By Harvey Nriapia, Chief Economics Correspondent
What is the densest pocket of Britain? Commuters the country over will insist that it’s their morning train to work. On particularly hot days, the tabloids would have you believe it was most certainly the beaches of Blackpool or Bournemouth. A cynic might say that the densest pocket of Britain is at Westminster. But recent research reveals that the densest pocket of Britain is, in fact, in Bow.
It’s not immediately obvious why. There are a handful of post-war tower blocks, some compact terraces and streets flanked with rows of squat flats. And yet it’s the site of the most densely populated square kilometre in Britain, housing a little over 25,000 people. For comparison, the equivalent square kilometre in Paris is home to over double. In New York, it’s more than 66,000.
The densest part of Britain, near Bow Common, London
London has always had a problem with density. In 1665, King Charles II thought London was full. He hated the jetties that overhung into the streets so much that he threatened imprisonment to anyone that continued to build them. Luckily for him, it would all be up in flames a year later, when a great fire raged over the city and rendered 85% of its population homeless. The “thick” housing made London “full of matter for burning”, wrote Samuel Pepys in his diary in September, 1666. And everyone agreed.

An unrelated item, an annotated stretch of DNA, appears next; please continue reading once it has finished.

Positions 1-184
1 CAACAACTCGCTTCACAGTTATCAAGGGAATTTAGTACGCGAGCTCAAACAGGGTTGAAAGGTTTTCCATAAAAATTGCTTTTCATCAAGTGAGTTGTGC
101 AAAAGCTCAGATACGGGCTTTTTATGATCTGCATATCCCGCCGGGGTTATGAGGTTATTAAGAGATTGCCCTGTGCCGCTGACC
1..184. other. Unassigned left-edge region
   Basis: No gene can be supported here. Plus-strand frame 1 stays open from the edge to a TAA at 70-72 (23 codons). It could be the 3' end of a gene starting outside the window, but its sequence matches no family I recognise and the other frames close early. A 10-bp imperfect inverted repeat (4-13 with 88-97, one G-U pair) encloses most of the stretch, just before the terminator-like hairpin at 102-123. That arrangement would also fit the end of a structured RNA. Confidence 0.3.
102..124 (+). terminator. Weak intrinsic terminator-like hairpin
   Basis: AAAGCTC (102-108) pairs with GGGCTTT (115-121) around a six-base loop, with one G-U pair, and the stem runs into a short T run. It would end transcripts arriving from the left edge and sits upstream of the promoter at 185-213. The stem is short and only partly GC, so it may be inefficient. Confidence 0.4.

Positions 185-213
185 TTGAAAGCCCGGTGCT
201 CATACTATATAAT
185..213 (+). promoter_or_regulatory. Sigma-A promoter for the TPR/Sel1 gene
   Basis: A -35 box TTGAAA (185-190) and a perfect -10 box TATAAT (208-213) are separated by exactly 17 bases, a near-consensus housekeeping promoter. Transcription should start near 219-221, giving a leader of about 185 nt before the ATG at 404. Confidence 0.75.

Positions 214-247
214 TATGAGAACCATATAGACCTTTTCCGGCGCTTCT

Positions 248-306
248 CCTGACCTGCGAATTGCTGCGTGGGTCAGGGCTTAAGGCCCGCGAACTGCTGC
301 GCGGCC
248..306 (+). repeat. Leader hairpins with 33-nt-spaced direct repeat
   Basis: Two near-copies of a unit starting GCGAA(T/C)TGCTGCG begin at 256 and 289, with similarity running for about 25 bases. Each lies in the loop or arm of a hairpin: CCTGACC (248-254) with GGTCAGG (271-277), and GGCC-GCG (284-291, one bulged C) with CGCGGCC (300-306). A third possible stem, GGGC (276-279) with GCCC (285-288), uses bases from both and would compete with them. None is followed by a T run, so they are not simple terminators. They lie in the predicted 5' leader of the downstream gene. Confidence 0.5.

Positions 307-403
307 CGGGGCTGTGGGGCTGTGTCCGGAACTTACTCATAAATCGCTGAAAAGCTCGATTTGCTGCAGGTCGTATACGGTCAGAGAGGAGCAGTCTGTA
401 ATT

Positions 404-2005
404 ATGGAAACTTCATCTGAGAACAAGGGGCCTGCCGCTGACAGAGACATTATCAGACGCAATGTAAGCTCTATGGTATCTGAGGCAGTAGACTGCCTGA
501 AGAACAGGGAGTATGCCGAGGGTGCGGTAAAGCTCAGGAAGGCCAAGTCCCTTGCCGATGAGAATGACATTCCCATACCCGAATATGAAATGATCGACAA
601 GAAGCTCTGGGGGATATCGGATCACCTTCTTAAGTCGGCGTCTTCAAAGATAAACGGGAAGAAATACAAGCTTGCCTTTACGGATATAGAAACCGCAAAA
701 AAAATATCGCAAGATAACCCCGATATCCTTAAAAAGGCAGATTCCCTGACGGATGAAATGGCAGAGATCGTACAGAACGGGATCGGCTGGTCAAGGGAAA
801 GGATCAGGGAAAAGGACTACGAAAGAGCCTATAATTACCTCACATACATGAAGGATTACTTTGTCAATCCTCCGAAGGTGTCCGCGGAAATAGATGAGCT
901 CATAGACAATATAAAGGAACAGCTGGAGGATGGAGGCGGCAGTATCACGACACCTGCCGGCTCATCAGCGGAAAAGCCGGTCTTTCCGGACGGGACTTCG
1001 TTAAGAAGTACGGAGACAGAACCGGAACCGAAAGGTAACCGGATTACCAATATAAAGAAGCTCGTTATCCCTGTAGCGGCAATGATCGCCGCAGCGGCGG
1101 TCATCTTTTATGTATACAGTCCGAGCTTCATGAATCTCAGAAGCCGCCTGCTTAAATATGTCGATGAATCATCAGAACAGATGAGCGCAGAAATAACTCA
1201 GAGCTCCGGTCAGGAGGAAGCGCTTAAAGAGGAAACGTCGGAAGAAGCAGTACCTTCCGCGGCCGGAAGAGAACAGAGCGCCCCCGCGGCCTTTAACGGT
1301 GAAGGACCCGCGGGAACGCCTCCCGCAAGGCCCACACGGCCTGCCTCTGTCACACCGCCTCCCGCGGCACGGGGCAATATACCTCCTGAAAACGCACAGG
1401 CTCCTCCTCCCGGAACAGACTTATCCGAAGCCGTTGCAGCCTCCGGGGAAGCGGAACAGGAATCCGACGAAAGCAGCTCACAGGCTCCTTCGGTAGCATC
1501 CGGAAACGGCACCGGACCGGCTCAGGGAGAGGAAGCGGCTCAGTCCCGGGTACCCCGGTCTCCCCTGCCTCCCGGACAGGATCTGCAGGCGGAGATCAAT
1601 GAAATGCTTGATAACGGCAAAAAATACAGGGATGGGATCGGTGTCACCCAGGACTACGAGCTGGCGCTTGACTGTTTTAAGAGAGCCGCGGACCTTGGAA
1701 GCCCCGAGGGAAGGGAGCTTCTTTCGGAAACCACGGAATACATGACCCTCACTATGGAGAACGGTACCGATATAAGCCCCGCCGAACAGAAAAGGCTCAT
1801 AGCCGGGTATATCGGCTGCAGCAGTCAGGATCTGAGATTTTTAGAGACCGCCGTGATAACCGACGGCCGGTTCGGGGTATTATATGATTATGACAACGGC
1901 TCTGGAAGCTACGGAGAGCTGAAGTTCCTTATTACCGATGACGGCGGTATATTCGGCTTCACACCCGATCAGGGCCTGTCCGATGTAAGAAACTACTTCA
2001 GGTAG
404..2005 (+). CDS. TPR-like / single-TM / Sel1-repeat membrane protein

King Charles III is only a little bit keener. London is home to twenty-five times more people now—and he wants to keep it that way. Since his accession, he has begun to curtail his more incendiary remarks on London’s architecture. But he has made it clear in the past that he yearns for a “midrise London… [with] human-scaled streets”—a conceptualisation of the capital befitting of a Sylvanian family. “Mid-rise looks like London,” he wrote in 2014. “Not Singapore or Dubai.”
And we are poorer for it. The failure to build more densely in urban centres across Britain is stymying growth. Cities are forced to sprawl into their outskirts until they hit the greenbelt, which policymakers have devoted years to consecrating as untouchable. Young upstarts are pushed out of urban centres due to a lack of housing stock, and the ones that manage to stay spend up to 70% of their income on rocketing rents. Homeowners in all parts of the country frequently object to new housing developments, and MPs of all colours frequently help them to do so. But the chronic housing shortage plaguing Britain is as much a fault of building too little as building too sparse.
Last year, Minister for Levelling Up, Housing and Communities, Michael Gove, said that Britain “must pursue gentle density”, in an attempt to bridge the gap between NIMBY and YIMBY factional groups. Criticism abounded. YIMBYs argued that his statement was too tame. NIMBYs lamented the local character of their communities. And everyone else had less property to live, raise families and start businesses in.
Density doesn’t have to be imposing, but it might need to be imposed—or at least, as some policymakers are figuring out, heavily incentivised. Some suggest that replacing stamp duty with a density-based tax might be the answer. Others have developers mock-up pretty designs of densified buildings to present at the community board meetings of finicky residents. Maybe the country needs another great fire, so that it might be rebuilt again. But it’s clear that dense policy is getting smarter. Now Britain must follow suit.